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A. De Luca

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    Poster Display session (Friday) (ID 65)

    • Event: ELCC 2018
    • Type: Poster Display session
    • Track:
    • Presentations: 1
    • Moderators:
    • Coordinates: 4/13/2018, 12:30 - 13:00, Hall 1
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      57P - Targeted sequencing of plasma-derived cfDNA in patients with metastatic NSCLC (ID 557)

      12:30 - 13:00  |  Author(s): A. De Luca

      • Abstract
      • Slides

      Circulating cell free DNA (cfDNA) is an alternative to tumor tissue for molecular profiling in non-small cell lung cancer (NSCLC). Next generation sequencing (NGS) with targeted panels can concurrently evaluate multiple actionable mutations.

      NGS analysis was performed on tissue samples with the Oncomine Solid Tumour DNA kit, while plasma samples were analyzed with the Oncomine Lung cfDNA Assay. Droplet Digital PCR (ddPCR) was performed with the QX200 System to solve discordant cases.

      We performed NGS analysis of tumor samples and matched cfDNA obtained from 102 patients with metastatic NSCLC before systemic treatment. NGS detected EGFR mutations in 21/25 plasma samples from EGFR-mutant patients (sensitivity 84%), and in 3/77 samples from EGFR wild type (wt) patients (specificity 96.1%), with a concordance rate of 93.1%. Analysis with ddPCR confirmed in plasma samples the absence of EGFR variants in false-negative cases according to NGS; in the 3 cases with EGFR mutant-plasma and wt-tissue, ddPCR confirmed the presence of EGFR mutations at low allelic frequency in both plasma and tissue samples, therefore confirming the specificity of NGS analysis. We also evaluated in the cohort of 77 EGFR wt tumors the concordance between tumor and plasma for the mutations in genes other than the EGFR covered by both NGS panels. The mean concordance was low (57.3%). In particular, a high discordance among KRAS mutations was observed. Out of 11 cases with KRAS mutations in tissue, only 3 showed also KRAS mutations in plasma. Analysis with ddPCR identified KRAS mutations in the cfDNA from 4/5 available samples that were negative by NGS, suggesting a low sensitivity of the panel for RAS mutations. In addition, NGS analysis revealed KRAS mutations in 3 cases that were negative on tissue. These variants were validated by ddPCR, confirming the specificity of NGS analysis and suggesting tumor heterogeneity for these variants.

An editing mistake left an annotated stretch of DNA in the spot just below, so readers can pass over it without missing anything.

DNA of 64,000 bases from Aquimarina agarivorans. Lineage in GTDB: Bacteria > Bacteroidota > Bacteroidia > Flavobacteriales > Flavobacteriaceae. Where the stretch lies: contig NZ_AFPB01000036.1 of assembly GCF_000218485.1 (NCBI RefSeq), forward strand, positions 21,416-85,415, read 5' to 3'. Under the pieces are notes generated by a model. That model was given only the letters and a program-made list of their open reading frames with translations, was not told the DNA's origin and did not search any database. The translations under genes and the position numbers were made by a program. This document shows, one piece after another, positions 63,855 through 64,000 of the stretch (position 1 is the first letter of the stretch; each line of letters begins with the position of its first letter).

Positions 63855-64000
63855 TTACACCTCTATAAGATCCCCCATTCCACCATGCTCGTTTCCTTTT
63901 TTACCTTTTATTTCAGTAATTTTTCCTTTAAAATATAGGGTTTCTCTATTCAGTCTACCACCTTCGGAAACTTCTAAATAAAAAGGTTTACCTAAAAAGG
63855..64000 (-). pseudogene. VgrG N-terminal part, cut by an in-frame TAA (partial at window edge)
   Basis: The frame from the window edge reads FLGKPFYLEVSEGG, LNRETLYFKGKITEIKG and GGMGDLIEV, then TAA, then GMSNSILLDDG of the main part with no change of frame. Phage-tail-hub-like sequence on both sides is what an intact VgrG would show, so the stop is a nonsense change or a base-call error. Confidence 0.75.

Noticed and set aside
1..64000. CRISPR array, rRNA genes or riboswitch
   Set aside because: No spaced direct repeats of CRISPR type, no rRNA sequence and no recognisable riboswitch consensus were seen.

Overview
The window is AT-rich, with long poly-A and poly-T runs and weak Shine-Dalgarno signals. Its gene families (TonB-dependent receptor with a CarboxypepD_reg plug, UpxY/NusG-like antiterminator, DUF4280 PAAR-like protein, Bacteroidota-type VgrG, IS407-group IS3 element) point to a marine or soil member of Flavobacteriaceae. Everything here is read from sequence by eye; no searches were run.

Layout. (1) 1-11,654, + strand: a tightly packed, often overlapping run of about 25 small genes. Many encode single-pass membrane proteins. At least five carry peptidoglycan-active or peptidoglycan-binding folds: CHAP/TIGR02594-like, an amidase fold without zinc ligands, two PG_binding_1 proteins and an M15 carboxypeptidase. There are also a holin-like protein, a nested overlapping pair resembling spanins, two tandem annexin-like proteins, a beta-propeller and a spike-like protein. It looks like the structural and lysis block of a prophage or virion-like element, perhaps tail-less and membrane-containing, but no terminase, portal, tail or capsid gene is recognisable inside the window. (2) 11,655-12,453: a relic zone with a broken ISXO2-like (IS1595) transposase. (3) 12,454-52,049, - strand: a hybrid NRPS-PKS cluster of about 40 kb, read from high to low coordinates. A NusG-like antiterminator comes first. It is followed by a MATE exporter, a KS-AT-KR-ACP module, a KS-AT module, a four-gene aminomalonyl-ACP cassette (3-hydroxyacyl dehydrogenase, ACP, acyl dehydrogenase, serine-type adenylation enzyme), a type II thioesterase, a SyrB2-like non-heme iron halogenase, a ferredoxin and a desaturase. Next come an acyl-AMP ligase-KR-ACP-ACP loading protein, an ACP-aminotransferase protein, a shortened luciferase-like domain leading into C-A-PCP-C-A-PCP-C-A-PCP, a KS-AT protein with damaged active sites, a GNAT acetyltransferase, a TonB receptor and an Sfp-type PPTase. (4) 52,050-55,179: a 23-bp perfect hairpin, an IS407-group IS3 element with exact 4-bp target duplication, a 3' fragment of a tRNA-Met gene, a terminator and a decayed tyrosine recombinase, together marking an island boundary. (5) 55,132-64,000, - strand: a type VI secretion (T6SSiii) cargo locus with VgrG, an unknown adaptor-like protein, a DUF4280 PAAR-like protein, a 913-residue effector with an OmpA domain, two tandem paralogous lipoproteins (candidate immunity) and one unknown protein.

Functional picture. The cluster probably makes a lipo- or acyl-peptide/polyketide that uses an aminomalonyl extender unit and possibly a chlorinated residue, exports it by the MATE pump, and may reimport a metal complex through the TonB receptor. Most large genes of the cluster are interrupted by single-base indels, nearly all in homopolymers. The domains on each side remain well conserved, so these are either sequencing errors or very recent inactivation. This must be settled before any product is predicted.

Our study showed that plasma-NGS is a suitable method for EGFR genotyping in NSCLC. Relatively low sensitivity and tumor heterogeneity might limit the ability of NGS to identify driver alterations other than EGFR variants.

      Clinical trial identification:

      Legal entity responsible for the study:
      Istituto Nazionale Tumori “Fondazione G. Pascale”- IRCCS, Naples, Italy

      Has not received any funding

      All authors have declared no conflicts of interest.

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